DP13578 Changing Business Cycles: The Role of Women's Employment
|Publication Date:||March 2019|
|Keyword(s):||business cycles, female employment, Great Moderation, jobless recoveries, productivity slowdown|
|JEL(s):||E27, E32, E37, J11|
|Programme Areas:||Monetary Economics and Fluctuations, Macroeconomics and Growth|
|Link to this Page:||cepr.org/active/publications/discussion_papers/dp.php?dpno=13578|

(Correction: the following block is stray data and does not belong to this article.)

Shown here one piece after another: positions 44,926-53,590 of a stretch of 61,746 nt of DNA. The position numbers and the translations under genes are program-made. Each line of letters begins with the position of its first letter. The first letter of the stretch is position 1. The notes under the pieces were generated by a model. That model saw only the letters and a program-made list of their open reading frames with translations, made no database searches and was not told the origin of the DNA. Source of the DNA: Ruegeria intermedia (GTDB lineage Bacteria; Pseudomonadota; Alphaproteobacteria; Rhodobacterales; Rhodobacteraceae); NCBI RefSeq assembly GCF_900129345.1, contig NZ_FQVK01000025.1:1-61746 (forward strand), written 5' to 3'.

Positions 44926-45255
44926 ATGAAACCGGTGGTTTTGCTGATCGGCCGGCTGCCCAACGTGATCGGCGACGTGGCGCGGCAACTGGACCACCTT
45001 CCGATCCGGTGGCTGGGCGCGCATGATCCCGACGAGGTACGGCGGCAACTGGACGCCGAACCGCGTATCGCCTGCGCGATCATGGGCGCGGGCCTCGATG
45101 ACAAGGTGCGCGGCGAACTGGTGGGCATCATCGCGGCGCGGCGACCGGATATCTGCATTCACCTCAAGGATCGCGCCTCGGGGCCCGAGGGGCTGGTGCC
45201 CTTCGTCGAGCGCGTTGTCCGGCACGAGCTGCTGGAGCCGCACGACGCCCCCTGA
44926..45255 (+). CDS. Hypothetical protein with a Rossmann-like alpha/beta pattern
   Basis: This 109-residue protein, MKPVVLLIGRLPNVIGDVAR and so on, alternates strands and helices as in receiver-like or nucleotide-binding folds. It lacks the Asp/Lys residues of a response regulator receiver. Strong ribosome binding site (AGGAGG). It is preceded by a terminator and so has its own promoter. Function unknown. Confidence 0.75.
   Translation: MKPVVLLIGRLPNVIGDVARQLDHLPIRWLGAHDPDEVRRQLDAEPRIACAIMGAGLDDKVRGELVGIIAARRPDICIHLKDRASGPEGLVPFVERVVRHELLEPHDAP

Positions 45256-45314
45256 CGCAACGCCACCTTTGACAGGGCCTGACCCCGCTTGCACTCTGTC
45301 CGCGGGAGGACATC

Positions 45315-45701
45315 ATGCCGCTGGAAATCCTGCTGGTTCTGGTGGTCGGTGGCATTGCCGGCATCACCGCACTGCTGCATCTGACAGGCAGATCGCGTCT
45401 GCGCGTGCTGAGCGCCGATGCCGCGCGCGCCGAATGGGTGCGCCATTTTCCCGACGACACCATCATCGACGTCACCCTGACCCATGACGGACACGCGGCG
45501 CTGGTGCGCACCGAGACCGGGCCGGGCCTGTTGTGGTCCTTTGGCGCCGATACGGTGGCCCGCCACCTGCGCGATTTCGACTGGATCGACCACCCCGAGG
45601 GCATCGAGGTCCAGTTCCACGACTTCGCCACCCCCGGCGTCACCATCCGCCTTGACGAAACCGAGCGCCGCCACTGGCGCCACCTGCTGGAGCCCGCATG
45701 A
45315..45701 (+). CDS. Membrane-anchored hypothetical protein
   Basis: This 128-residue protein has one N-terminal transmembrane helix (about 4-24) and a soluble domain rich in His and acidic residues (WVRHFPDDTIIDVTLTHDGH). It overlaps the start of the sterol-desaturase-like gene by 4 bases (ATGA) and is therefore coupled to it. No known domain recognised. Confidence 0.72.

This paper builds a real DSGE model with gender differences in labor supply and productivity. The model is used to assess the impact of changing trends in female labor supply on productivity and TFP growth and aggregate business cycles. We find that the growth in women's labor supply and relative productivity contributed substantially to TFP growth starting from the early 1980s, even if it depressed average labor productivity growth, contributing to the 1970s productivity slowdown. We also show that the lower cyclicality of female hours and their growing share in aggregate hours is able to account for a large fraction of the decline in the cyclicality of aggregate hours during the great moderation, as well as the decline in the correlation between average labor productivity and hours. Finally, we show that the discontinued growth in female labor supply after the 1990s played a substantial role in the jobless recoveries following the 2001 and 2007-2009 recession. Moreover, it also depressed aggregate hours and output growth during the late 1990s and mid 2000s expansions and it reduced male wages. These results suggest that continued growth in female hours since the early 1990s would have significantly improved economic performance in the United States.